Greg Lhamon | Feb 13, 2015 | 1
Don’t Go it Alone. Find a Coach.
One of the traits that makes the St. Louis Cardinals such a strong organization is that they invite former players and managers to spring training to work with the team.
Can you imagine being a young player working hard to make the team and getting fielding tips from Ozzie Smith? Or base running advice from Lou Brock? Or recommendations on pitch selection from Bob Gibson?
And then there’s this guy.
Red Schoendienst is 91 years old. He’s been a part of baseball for seven decades and still helps the team during pre-season. Red played with or against some of the legends of the game: Musial and Mantle and DiMaggio. Jackie Robinson, Ted Williams, Ernie Banks, and Willie Mays. He was an all-star 10 times and has 5 World Series rings. Five!
What an incredible opportunity for a young player to bend his ear at spring training or just while away a night listening to Red’s stories of legendary games and legendary players.
But what if — out of arrogance or perhaps insecurity — these young players didn’t take advantage of the wisdom and experience of Red and Gibby and Ozzie? What if they decided it best to just to figure it out themselves? What a waste. To have all of that experience right in front of you and never tap into it.
Seems silly, doesn’t it? But are you doing the same? Are you trying to figure it out yourself or are you tapping into the wisdom around you?
There are likely several men you know who could help you navigate your personal and professional life. Look at the older men around you. Select a man with character and integrity. A man who loves his family and is respected by others.
You might think that making the request will feel awkward but t doesn’t have to be. You could say something like this:
“I’m at a point in my life where I could really use the advice of someone older than me. Someone who has experience and wisdom that I currently don’t have. I believe I could learn a lot from you. Would you be open to meeting for coffee once a month or even once a week for a few months so I could bend your ear about some things? Nothing in particular, just life stuff. Don’t answer me now…think about it. And if you don’t have the time, no worries. I’ll be happy if you just consider it. Let me know.”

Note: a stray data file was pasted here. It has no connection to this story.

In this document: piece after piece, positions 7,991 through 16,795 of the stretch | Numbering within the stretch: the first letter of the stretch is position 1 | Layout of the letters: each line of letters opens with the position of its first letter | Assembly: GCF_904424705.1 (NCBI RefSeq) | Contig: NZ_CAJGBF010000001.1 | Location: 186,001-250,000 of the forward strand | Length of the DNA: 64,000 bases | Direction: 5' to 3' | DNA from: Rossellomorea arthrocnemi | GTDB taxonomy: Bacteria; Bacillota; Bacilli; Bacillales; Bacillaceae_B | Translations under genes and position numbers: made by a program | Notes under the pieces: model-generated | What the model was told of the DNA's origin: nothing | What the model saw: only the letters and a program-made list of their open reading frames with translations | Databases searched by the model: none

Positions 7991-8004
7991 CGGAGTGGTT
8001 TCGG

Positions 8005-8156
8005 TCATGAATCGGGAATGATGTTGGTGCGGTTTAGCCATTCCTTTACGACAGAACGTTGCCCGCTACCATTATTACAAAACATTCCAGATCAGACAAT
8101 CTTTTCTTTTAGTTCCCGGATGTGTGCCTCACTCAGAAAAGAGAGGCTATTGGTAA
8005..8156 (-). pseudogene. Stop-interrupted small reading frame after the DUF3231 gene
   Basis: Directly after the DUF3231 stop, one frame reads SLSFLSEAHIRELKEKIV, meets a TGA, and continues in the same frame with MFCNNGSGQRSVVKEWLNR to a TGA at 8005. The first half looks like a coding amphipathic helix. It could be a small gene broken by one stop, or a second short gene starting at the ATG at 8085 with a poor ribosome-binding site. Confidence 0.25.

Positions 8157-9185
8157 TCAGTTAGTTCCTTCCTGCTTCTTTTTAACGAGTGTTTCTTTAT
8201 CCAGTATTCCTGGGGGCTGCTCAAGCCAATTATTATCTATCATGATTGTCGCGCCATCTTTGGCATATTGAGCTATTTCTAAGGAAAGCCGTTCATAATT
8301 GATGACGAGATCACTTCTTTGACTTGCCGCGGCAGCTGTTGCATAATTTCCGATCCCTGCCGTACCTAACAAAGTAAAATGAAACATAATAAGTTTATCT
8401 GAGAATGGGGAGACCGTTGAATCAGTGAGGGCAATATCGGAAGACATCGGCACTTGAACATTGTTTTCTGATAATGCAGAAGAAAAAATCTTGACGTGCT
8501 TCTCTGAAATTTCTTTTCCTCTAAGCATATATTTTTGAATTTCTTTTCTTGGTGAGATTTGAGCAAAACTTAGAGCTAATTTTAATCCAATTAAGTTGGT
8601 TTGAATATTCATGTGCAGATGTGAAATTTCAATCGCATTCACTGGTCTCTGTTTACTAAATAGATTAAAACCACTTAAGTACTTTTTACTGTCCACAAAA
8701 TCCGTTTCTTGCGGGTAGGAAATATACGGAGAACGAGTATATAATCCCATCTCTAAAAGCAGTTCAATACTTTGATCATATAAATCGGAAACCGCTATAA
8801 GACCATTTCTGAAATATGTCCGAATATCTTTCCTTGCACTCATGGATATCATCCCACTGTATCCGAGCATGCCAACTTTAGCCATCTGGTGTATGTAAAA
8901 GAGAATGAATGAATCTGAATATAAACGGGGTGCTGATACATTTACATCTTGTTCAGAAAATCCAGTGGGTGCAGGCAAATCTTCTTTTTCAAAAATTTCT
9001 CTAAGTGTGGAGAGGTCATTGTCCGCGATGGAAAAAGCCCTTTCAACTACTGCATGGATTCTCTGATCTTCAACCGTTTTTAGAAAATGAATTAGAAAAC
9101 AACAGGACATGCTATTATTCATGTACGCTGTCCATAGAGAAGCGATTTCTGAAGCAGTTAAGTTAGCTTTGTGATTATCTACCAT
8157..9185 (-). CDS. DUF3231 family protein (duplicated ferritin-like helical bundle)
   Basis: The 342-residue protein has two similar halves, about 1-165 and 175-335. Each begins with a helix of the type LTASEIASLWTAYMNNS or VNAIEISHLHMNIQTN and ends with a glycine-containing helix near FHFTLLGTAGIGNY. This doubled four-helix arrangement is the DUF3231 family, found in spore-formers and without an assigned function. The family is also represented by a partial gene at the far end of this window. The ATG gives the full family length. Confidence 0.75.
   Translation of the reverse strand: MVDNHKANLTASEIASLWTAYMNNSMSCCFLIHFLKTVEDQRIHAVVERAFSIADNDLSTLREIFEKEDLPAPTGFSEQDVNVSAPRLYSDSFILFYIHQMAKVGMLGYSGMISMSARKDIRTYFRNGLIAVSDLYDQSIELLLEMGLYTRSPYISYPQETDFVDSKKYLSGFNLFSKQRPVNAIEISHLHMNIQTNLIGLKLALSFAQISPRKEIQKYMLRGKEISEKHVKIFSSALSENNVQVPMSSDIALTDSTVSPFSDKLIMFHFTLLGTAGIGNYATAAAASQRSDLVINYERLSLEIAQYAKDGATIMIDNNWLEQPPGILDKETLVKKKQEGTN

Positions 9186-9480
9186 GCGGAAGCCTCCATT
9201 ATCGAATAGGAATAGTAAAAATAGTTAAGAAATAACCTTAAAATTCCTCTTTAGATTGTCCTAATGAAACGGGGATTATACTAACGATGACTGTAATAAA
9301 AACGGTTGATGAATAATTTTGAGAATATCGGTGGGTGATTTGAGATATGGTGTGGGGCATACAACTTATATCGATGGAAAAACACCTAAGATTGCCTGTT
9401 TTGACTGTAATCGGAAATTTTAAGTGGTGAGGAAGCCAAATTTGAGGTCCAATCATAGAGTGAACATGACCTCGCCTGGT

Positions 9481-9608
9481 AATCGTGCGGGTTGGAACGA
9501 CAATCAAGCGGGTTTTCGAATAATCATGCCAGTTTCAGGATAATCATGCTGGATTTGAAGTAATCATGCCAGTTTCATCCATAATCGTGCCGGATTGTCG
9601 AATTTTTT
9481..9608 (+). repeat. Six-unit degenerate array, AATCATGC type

Trust me, any older man who hears these words will be thrilled. Even if he politely declines he’ll be honored that you consider him worthy enough to be asked. I’ve been asked by two different guys at two different times. In both cases, I considered the request itself an incredible compliment.
As I suggested above, I’d recommend you ask to meet with him for a specific, limited period of time to (“…for a few months.”). This is important. If you leave it open-ended then he might be hesitant to say yes, especially if he has other commitments. Chances are good, though, once you begin meeting, the mentoring relationship will continue. But it won’t be forced, it’ll happen naturally.
There’s an old proverb that has been commonly attributed to Buddha but the origin is ultimately unknown:
“When the student is ready the teacher will appear.”
When you’re ready to grow in ways you can’t yet imagine, look around you. Chances are very good that your coach is nearby. And all you need to do is ask him.
(Photo Credit: Creative Commons – Todd Awbrey via Flickr)